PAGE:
Recorded Sounds

For over 10 years, I have been interested in record collecting, recorded sound archiving, and discographic research. Over the course of this involvement, I have developed relationships and perhaps expertise in the preservation of sound. Further, I have amassed a collection of around 15,000 records in all formats and (since 2010) have researched discographies of record labels from the 1950s.

The Mission to Protect Recorded Sounds

Efforts to compile bibliographies began in the early 1960s but ultimately lost steam by the early 1980s. The initiative was restarted by Filip Šír and Peter Laurence at the 2015 meeting of the International Association of Sound and Audiovisual Archives in Paris. At the meeting, the newly re-formed IASA Discography Committee first discussed the idea of continuing this work and creating an online International Bibliography of Discographies (IBD), which was officially launched in early 2016.

The International Bibliography of Discographies

The IBD interface is relatively simple and straight-forward. The interface allows whoever is contributing an entry the option of selecting what format the discography is in (PDF, article, book, website, journal etc.), the type of discography (label, artist, record label catalog, genre, other), and the current availability of the discography. Additionally, the project encourages contributors to upload their own published discographical works in PDF form and has expanded recently to include a list of historical print periodicals that are known to have contained discography articles (examples include 78 Quarterly, The Record Changer, ARSC Journal, etc.). There are ~700 entries in the IBD database as of mid-2018. The entries consist of nearly all musical genres, all audio storage formats (from cylinder records to MP3s), a wide variety of record labels, and cover the gamut of recorded sound history, from the late 19th Century to the present day.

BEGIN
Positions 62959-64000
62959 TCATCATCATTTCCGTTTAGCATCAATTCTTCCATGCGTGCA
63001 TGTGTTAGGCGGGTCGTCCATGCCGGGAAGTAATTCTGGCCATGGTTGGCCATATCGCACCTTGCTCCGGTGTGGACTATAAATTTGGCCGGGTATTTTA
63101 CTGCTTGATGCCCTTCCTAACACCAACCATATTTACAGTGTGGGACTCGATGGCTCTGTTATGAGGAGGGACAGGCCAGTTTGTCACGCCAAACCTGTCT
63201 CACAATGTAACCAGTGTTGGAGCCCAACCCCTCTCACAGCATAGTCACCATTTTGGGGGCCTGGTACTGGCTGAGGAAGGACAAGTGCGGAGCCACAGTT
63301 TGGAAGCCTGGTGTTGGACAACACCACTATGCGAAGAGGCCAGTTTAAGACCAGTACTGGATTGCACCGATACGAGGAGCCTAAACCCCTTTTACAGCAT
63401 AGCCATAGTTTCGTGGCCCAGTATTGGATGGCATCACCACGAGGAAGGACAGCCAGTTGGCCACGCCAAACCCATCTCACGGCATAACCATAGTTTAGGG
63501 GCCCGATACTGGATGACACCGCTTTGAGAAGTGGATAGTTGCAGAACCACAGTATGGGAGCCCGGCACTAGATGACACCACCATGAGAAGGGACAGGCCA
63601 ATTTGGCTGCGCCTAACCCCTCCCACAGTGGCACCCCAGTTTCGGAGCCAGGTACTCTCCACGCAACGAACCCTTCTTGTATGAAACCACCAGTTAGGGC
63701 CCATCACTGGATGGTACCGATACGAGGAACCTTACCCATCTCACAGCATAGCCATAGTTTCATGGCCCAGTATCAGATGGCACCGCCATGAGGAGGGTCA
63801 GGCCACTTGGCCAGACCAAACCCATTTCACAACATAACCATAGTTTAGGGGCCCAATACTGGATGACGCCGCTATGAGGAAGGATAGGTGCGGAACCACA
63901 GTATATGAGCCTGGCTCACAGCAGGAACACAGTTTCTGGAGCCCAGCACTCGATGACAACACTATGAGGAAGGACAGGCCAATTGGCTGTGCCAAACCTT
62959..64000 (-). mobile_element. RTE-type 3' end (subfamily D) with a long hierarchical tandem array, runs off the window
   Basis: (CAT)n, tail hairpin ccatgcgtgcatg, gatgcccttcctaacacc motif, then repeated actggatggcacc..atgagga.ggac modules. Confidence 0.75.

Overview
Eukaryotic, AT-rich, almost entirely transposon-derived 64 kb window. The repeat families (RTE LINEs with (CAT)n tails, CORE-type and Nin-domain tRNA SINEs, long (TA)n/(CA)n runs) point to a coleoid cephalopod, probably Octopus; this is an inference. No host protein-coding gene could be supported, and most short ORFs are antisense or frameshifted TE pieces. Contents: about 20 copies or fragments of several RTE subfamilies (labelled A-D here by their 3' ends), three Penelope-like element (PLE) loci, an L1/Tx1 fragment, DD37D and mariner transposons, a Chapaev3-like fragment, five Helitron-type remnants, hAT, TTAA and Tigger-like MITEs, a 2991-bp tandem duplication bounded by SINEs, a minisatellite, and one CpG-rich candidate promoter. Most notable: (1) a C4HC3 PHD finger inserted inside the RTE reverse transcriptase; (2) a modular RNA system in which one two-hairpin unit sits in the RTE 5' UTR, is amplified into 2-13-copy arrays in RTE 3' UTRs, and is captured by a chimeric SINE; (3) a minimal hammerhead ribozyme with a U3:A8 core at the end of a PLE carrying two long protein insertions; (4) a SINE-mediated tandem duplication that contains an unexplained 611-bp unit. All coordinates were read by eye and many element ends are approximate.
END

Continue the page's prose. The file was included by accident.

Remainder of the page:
Support the Preservation of History

The success of the project depends on participation from like-minded individuals. If you have discographic information or any collections, please consider submitting them to the IBD database. This will allow you to have an active role in saving sound recordings from extinction and obscurity.